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There are many different explanations for foot pain and discomfort, and some may be caused by injury. One of the most common injuries that you can  sustain is a sprain. Sprains occur when the ligaments in your foot become damaged or torn, and are common in people who play sports, though they can occur in everyday activities from walking down the street, missing a step on the stairs or going over in your new high heels. They can affect any part of your foot, and if left untreated, can be incredibly painful. If you are suffering from a sprained ankle or foot, there are certain steps you can take to ease the pain.

As a registered HCPC foot clinic in Doncaster, our podiatrists can help assess the damage to your foot and ankle, and  will advise on the best course of treatment for a full recovery. Although some sprains clear up on their own, more serious and painful injuries need to be observed by a podiatrist.

What to Expect

After you sprain your foot or ankle, the injured area will be painful and may limit how much weight you can place upon your foot. It may even bruise and swell, depending on the severity of your injury.

Injuries to the ligaments can not only lead to pain and swelling in the short term, but can also lead to long term damage  if you don’t rest up and seek help from your local podiatrist. Mild sprains can clear up in a couple of weeks, but ligaments that have been badly torn  will take longer, and you may need a cast or splint to offload them completely. 

Rest Up and Take Medication if Needed

The first thing you should do with a foot or an ankle sprain is offload it by resting up. Try applying ice to the affected area to reduce swelling and pain, and keep the foot raised to speed up the recovery process. If you’re in pain, take medication such as paracetamol or ibuprofen to ease discomfort.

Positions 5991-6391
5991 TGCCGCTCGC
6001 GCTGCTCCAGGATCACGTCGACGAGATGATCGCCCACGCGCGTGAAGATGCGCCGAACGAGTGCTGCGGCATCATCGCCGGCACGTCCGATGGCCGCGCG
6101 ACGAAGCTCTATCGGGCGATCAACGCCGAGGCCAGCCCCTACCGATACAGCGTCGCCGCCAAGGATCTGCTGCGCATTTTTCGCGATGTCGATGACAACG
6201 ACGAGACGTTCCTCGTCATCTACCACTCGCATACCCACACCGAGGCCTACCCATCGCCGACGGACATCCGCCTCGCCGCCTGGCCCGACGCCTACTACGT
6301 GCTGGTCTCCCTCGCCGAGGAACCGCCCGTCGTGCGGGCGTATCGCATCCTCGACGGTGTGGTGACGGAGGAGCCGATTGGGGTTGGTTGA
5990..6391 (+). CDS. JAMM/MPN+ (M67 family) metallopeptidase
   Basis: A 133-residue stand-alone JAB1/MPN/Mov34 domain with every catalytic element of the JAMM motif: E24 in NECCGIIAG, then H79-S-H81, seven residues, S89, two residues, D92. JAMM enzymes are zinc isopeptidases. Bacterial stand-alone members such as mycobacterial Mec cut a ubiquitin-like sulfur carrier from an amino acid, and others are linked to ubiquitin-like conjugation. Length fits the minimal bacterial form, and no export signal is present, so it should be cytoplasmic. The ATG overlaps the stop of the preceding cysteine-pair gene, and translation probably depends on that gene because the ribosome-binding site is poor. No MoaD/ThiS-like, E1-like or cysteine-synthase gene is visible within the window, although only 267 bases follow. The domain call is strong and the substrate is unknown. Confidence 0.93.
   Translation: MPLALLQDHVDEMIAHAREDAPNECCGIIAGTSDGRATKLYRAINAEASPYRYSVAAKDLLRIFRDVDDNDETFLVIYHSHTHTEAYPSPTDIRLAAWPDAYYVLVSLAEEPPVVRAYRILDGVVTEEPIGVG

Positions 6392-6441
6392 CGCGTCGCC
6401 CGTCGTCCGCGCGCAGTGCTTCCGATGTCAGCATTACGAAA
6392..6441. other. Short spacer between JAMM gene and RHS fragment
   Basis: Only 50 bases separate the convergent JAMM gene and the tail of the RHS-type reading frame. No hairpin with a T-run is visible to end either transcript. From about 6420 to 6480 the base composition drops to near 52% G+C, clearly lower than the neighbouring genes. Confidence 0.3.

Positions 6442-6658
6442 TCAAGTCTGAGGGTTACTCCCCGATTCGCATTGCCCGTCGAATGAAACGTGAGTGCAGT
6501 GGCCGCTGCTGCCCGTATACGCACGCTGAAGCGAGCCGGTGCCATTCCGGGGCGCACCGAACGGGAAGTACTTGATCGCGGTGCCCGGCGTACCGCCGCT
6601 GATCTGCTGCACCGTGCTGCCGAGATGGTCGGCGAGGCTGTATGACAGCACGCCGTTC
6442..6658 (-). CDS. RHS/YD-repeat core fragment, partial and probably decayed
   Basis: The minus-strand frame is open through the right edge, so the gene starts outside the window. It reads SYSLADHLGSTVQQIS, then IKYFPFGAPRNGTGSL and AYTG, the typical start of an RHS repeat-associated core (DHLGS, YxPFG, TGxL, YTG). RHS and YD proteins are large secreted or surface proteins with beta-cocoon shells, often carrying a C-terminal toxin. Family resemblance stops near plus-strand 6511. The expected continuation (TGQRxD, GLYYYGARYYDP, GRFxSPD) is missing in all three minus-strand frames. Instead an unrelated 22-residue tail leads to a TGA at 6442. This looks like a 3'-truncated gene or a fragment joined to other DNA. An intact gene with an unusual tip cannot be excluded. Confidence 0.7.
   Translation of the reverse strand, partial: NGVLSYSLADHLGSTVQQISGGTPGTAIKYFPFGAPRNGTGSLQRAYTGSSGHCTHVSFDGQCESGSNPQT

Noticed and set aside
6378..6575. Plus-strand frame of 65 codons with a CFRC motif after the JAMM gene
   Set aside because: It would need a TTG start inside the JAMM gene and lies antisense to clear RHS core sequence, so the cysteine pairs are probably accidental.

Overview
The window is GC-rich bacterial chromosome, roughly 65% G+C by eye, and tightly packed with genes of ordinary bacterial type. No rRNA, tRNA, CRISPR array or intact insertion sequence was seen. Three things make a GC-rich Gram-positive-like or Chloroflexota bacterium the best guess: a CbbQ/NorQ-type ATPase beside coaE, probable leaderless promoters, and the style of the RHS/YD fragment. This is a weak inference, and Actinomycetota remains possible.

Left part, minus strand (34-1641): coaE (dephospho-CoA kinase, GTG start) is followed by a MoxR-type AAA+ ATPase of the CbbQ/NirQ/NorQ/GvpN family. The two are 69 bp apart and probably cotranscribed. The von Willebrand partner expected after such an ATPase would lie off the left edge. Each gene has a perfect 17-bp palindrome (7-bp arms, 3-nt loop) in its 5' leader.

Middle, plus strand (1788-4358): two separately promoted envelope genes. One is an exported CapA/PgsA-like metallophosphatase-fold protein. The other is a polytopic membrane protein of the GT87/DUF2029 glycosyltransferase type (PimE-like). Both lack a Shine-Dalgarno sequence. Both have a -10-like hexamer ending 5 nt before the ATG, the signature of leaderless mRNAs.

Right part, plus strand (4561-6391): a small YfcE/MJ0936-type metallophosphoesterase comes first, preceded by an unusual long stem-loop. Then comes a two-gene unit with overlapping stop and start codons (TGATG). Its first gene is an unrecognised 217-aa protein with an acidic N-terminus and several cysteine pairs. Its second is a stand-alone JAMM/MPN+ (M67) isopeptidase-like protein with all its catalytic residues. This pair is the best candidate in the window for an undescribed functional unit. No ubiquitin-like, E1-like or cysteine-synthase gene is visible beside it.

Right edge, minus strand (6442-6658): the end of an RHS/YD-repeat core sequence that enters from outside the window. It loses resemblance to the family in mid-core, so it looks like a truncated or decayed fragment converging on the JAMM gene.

If the pain is unbearable or you cannot move your foot even slightly, you may have a broken bone, and will need urgent medical attention.When you have mild discomfort which lasts a couple of weeks, keep resting your foot until you are able to walk without any issues. Start any activity slowly, as you still may experience tenderness and stiffness. 

Like with any painful sprained ankle or foot that disrupts your everyday life, it is encouraged that you seek medical advice at the earliest opportunity. If the discomfort is not so bad that you don’t need the hospital or surgery, then your next port of call is your local podiatrist for rehabilitation of the injury.

When to See Your Podiatrist

You should seek out the help of a podiatrist if the sprain is making it hard to walk or is causing you pain. A podiatrist will be able to determine what level your sprain is currently at. A grade one sprain is considered minor, where your ligaments have small tears and usually make a full recovery upon rest. Grade two is more serious, stretches and tears are much larger meaning a trip to your local foot clinic is strongly recommended. Grade three is the most severe,  this is where your ligaments completely rupture  (detach from the bone) so it’s a good idea to make an urgent visit to the hospital for an X-Ray to rule out a break of the bone(s) that may prevent permanent damage.

At grade three, you may need surgery to reattach the ligament to the bone. A podiatrist can determine the level of your sprained ankle or foot, and can offer the best treatment and course of action needed. After a consultation to examine your injured ankle or foot, your podiatrist may suggest anti-inflammatory medication to reduce swelling, or medical braces to repair the torn ligaments.

Our podiatrists here at Doncaster foot clinic have years of experience and invaluable training to ensure you’re receiving the best care and advice possible. To book a consultation, please give us a call on 01302 342971.

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How to Treat Foot and Ankle Sprains